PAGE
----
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Pope Benedict Announces Resignation


Pope Benedict XVI Announces Resignation
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The Vatican has announced that Pope Benedict XVI will resign at the end of February. The 85-year-old pontiff said he can no longer keep up with his responsibilities. (AP video)

In a surprise announcement, the Vatican has said that Pope Benedict XVI will resign on February 28 -- the first pontiff to step down in nearly 600 years.

A statement released on February 11 quoted the 85-year-old pontiff as saying he no longer had the strength, which he said “in the last few months has deteriorated in me."

The decision sets the stage for a papal conclave to elect a new pope, which is expected before the end of March and ahead of Easter, the most important festival on the Christian calendar.

Speaking to cardinals at a church council gathering, Pope Benedict said he had to recognize his "incapacity."

He said he had long thought about his decision, which he said was for the good of the Roman Catholic Church.

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At a news conference in Rome, Vatican spokesman Federico Lombardi explained the pope's reasoning.

"The pope says he repeatedly examined his conscience in front of God," Lombardi said. "It was a deep personal decision taken in a climate of prayer in front of the Lord who gave him the mission that he is carrying out."

Lombardi quoted the pope as saying that he "arrived at the certainty that my forces, given my advanced age, are no longer adapted to adequately carry out this ministry," and said that this was the "fundamental motive" behind the pontiff's decision.

The pope's brother, Georg Ratzinger, told the dpa news agency that the pope had begun to find walking difficult.

Talking from his home in the Bavarian city of Regensburg, he said the pontiff had been advised by his doctor not to take any more trans-Atlantic trips and had been considering stepping down for months.

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In 2005, the former Cardinal Joseph Ratzinger of Germany became one of the oldest elected popes in history at the age of 78.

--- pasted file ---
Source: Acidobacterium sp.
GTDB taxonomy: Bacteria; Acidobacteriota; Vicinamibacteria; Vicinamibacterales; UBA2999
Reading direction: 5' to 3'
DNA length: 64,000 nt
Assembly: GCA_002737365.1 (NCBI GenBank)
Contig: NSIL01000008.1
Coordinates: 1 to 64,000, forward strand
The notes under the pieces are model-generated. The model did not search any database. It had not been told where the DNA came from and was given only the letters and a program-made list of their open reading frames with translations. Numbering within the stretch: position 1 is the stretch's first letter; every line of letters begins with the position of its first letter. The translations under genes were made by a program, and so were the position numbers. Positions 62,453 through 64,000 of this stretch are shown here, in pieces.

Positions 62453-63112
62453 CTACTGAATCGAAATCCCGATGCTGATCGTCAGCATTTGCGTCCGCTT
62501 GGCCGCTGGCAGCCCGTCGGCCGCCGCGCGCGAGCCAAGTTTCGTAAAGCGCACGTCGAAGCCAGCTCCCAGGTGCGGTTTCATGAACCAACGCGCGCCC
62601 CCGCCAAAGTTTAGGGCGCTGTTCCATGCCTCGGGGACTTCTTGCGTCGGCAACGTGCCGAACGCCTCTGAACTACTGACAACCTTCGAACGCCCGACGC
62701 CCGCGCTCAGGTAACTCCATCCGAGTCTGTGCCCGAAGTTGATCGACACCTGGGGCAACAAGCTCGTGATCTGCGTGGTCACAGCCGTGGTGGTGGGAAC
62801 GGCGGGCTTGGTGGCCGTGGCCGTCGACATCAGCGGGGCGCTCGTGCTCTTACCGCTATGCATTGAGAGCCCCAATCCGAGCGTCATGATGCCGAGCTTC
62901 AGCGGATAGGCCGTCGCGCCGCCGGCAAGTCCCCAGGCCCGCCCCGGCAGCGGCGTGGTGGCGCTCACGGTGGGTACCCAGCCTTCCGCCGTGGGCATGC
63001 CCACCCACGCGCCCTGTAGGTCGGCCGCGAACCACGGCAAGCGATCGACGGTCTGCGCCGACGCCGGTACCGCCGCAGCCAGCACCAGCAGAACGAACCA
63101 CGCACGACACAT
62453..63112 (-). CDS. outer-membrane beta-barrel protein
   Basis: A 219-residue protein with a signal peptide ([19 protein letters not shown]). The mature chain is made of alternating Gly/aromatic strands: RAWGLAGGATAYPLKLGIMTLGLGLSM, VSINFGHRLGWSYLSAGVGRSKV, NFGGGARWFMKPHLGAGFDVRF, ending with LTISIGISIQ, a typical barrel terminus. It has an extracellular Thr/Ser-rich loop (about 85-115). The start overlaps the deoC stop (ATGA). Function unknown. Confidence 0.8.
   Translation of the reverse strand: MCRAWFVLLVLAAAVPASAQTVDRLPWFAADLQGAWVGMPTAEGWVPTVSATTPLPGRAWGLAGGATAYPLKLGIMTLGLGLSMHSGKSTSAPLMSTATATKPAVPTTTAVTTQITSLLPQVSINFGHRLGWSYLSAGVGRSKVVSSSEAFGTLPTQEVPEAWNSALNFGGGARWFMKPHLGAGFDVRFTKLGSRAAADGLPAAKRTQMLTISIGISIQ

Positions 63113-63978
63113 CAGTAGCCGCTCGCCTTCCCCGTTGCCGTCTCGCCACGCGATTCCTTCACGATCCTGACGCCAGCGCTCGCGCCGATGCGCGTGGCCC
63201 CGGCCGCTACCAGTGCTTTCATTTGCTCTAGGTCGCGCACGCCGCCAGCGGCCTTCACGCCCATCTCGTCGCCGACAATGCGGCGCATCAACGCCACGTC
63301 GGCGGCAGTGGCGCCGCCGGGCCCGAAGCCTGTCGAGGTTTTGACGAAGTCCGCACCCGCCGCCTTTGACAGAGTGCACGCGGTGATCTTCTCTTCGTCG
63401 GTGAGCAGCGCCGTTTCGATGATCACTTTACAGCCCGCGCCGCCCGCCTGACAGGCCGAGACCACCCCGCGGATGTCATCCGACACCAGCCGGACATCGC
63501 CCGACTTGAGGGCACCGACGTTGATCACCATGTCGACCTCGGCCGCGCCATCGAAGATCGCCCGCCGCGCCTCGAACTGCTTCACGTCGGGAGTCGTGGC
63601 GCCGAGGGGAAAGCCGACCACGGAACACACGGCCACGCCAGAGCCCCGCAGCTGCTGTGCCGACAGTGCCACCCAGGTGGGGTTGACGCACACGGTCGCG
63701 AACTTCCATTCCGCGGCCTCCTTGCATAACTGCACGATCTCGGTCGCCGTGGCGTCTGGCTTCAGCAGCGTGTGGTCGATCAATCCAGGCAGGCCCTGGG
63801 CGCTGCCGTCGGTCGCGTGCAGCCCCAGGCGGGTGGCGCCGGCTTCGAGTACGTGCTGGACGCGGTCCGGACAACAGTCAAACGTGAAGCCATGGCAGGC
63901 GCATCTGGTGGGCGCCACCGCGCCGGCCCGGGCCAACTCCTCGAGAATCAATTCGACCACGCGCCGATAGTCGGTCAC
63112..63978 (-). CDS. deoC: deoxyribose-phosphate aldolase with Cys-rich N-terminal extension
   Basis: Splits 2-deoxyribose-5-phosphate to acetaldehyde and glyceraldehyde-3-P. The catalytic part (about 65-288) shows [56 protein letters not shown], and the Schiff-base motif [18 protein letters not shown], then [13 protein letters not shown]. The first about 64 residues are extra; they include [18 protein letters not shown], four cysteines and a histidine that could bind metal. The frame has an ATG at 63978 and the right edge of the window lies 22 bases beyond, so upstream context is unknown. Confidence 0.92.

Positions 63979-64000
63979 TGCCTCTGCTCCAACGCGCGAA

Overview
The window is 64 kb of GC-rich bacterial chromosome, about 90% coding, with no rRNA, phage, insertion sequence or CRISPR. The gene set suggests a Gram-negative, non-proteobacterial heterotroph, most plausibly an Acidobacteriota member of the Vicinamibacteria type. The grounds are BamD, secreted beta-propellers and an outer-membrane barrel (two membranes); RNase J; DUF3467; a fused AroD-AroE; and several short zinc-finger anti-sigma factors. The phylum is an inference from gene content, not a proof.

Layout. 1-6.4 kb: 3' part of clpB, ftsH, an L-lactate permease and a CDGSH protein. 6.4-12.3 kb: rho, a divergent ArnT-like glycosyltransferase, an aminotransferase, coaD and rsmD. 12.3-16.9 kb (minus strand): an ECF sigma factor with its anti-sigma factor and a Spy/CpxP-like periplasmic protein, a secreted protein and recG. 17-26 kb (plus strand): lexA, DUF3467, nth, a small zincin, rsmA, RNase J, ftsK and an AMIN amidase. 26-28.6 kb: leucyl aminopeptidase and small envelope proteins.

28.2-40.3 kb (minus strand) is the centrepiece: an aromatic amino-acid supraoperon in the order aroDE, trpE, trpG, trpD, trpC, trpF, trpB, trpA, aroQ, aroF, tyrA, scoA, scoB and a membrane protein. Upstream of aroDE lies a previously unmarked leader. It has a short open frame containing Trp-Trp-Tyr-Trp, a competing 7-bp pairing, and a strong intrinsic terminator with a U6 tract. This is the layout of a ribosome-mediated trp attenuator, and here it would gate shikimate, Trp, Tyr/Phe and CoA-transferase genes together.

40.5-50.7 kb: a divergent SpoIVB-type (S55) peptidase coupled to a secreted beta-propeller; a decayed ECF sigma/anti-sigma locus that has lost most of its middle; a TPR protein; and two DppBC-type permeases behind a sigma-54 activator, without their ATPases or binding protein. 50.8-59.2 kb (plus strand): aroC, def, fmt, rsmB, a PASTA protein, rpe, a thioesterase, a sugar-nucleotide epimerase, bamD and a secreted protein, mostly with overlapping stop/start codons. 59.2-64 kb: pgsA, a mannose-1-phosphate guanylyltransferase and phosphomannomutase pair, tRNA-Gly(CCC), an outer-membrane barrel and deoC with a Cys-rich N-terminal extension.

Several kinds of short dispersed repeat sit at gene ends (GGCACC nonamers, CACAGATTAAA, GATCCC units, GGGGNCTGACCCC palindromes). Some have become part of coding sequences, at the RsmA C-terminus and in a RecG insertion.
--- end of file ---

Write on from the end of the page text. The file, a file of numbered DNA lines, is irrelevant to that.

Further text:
He was elected to lead the world's 1.2 billion Catholics following the death of Pope John Paul II.

Child Abuse Scandal

At a news conference, German government spokesman Steffen Seibert said: "As a Christian and as a Catholic, one can't help but be moved and touched” by the pope’s surprise resignation.

Italian Prime Minister Mario Monti has been quoted as saying he was "greatly shaken by this unexpected news."

Israeli Chief Rabbi Yona Metzger praised Pope Benedict's interreligious outreach, saying improved ties between Judaism and Christianity helped reduced anti-Semitism around the world.

U.S. President Barack Obama offered appreciation and prayers on behalf of all Americans to Pope Benedict. He also extended best wishes to the cardinals who would choose his successor and said the Roman Catholic Church played a critical role in the United States and in the world.

However, Pope Benedict also faced criticism and difficulties during his reign.

His papacy was marked by the ongoing scandal of child sex abuse by priests and accusations that church officials covered up the crimes.

READ the full text of Pope Benedict's resignation speech

During a visit to the United States in 2008, the pope said the scandal made him feel "deeply ashamed." In 2010, he stated that the Catholic Church had not been vigilant enough or quick enough in responding to the problem of sexual abuse.

And last year the pope's personal butler was tried for stealing Vatican documents.

Paolo Gabriele said he took the documents to expose corruption within the church. He was convicted but pardoned just before Christmas 2012.

It is unusual for a pope to resign, as the job is considered a lifetime duty. The last to resign was Pope Gregory XII, who stepped down in 1415 in a deal to end the Great Western Schism among competing papal claimants.

With reporting by Reuters, AP, AFP, and dpa
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